From the very first sounds of Trio Sonata in G major BWV 525, one became acutely aware of the Scottish Church’s receptive acoustic, displaying the clarity and beauty of these period instruments. In probably the first of the six to be written, offering a fusion of sonata- and concerto styles, the players set out the musical narrative with crystal clarity and freshness. Schuss and Lion created dialogue that was joyful, bristling with interest and appealing, each retaining her- and the instrument’s individuality. However, all instruments had much to say and I found myself needing to tune in to the melodic and harmonic richness of each individually. Sonata in d minor BWV 527 was presented as a suave gamba sonata, the harpsichord part being an obbligato role. Herzog and Minkin engaged in discourse of the most mellow of coloring in a relaxed setting, their tempi carefully paced, their flexing subtle. Sixteenth notes and arpeggii were threaded into the lush text with delicacy and understatement, the artists’ message being that this was no showpiece, rather the noble music of a Lutheran church composer. Trio Sonata in D major opened with a lively soundscape, its imitative style giving flute and violin a green light to intertwine their thoughts in a texture where the flute took the upper strand, with Schuss the middle (left hand on the organ), as they played with sixteenth notes that oscillated around a fixed pedal point followed by lively eighth notes. In the Lento, the artists expressed the Siciliano movement’s profound three-voiced dialogue, careful not to over-embellish, lest they camouflage the nuances of melodic lines.

PHOENIX presented Sonata in C major BWV 530 as a flute and obbligato sonata. Together with its sparkling, virtuosic character, very much of the Vivaldian concerto style, Na’ama Lion (her well-anchored sound defying the “shrinking violet” character adopted by many Baroque flautists) chose to show the listener through the text’s course, with Marina Minkin’s rich and elegant playing highlighting prominent moments. Their playing was celebratory, intelligent and interactive. Sonata in e minor BWV 528 was performed as a violin sonata with obbligato harpsichord. Harpsichord and viol provided a solid bass through which continuum Schuss threaded the upper line. Noam Schuss’s playing is directional, secure and informed, always rewarding. As all address the serious character of the work, Schuss moves through its expansiveness and textural density, also standing back to give Minkin the stage. Dr. Myrna Herzog referred to Trio Sonata in d minor BWV 526 as “the most loaded”. Opening with graceful, buoyant playing of the Vivace, the players’ reading of it was both perceptive and introspective, the haunting Largo movement, with Minkin making use of the lute register, gentle, mellifluous and contemplative. The players had their listeners sitting on the edge of their chairs as they presented the choral-style fugue, its subject fanfared by two noble whole notes, a tour-de-force of compositional brilliance and beauty to end the concert.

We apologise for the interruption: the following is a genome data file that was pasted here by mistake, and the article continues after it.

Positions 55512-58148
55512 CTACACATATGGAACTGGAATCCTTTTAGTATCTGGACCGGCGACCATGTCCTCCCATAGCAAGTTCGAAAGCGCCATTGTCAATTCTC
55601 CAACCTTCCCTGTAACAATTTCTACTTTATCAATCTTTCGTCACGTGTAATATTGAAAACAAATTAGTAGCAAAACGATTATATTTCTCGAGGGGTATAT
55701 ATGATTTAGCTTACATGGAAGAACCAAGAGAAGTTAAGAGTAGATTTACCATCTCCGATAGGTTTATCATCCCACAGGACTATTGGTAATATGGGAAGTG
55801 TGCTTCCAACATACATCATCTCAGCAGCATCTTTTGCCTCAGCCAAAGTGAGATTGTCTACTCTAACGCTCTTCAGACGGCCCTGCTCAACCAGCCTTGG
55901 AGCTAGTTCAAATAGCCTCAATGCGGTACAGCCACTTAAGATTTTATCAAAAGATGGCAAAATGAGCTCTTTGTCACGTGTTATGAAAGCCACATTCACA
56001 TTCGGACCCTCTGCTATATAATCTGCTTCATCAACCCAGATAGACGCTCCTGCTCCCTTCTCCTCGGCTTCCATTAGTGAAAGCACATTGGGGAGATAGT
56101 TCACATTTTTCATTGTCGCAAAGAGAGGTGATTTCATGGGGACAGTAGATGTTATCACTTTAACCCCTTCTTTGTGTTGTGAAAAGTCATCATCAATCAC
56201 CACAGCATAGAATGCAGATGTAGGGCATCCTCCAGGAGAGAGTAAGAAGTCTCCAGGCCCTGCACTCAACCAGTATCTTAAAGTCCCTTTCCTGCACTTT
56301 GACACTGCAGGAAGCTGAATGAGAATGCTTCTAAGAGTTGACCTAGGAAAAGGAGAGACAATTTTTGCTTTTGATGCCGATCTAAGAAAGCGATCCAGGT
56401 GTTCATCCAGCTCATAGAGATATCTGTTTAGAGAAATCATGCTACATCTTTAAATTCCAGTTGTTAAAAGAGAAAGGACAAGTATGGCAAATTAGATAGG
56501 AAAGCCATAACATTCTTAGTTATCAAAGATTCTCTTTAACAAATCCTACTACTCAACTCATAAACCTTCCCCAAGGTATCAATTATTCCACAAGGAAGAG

This program was the result of much searching work, discussion and decisions of all four artists. To anyone not familiar with these works on organ, it might have seemed that these trio sonatas were scored for the PHOENIX quartet instrumentation. In tailored melodic lines that “sang”, at no time overloaded with showy ornaments, the players’ clarity of texture and lightness were all to the good of Bach’s ingenious counterpoint. This was playing of commitment, of beauty of melodies, of inner dialogue, of sincerity and musical persuasiveness. In an anonymous quote of 1788, some wise person (was it C.P.E. Bach?) wrote: “Bach’s trios still sound good; they will never grow old, but, on the contrary, will outlive all revolutions of fashion in music.”

Tuesday, June 3, 2014

The Jerusalem Oratorio Choir presents "Viva la musica!"

The Jerusalem Oratorio Choir’s annual gala concert took place on May 28th 2014 in the Henry Crown Symphony Hall of the Jerusalem Theatre. “Viva la musica!” was the title given to the program music of Italian composers, or music in the Italian language, stretching from the Renaissance to 19th century choral pieces from Italian opera.

Established in 1987, the Jerusalem Oratorio Choir is the largest of its kind in Israel, its 150-or-so members consisting of amateur- and semi-professional singers coming from many sections of Jerusalem's local- and foreign communities. Having become an independent, member-based association, the choir today continues to receive funding from the Israel Ministry of Culture and Sport and the Jerusalem Municipality. The Jerusalem Oratorio Choir actually comprises five choirs, each working independently, with some joint annual collaboration. In total, they perform some 20 concerts a year. The five ensembles are as follows: The Oratorio Singers, directed by Ms. Naama Nazrathy Gordon, Bel Canto, directed by Ms. Noa Burstein, Cantabile (a women's choir), directed by Ms. Flora Vinokurov, Capellatte, directed by Ms. Shelley Berlinsky (absent from the concert due to imminent childbirth) and The Jerusalem Oratorio Chamber Choir, directed by Mr. Ofer dal Lal. Ms. Tania Schupak is the choir’s piano accompanist. The Oratorio Choir was joined by the Israel Chamber Orchestra, by Tania Schupak and Natalie Povolotsky (piano, organ) and soloists soprano Svetlana Kosyatova and mezzo-soprano Ella Wilhelm. Veteran radio announcer Hayuta Dvir emceed the event.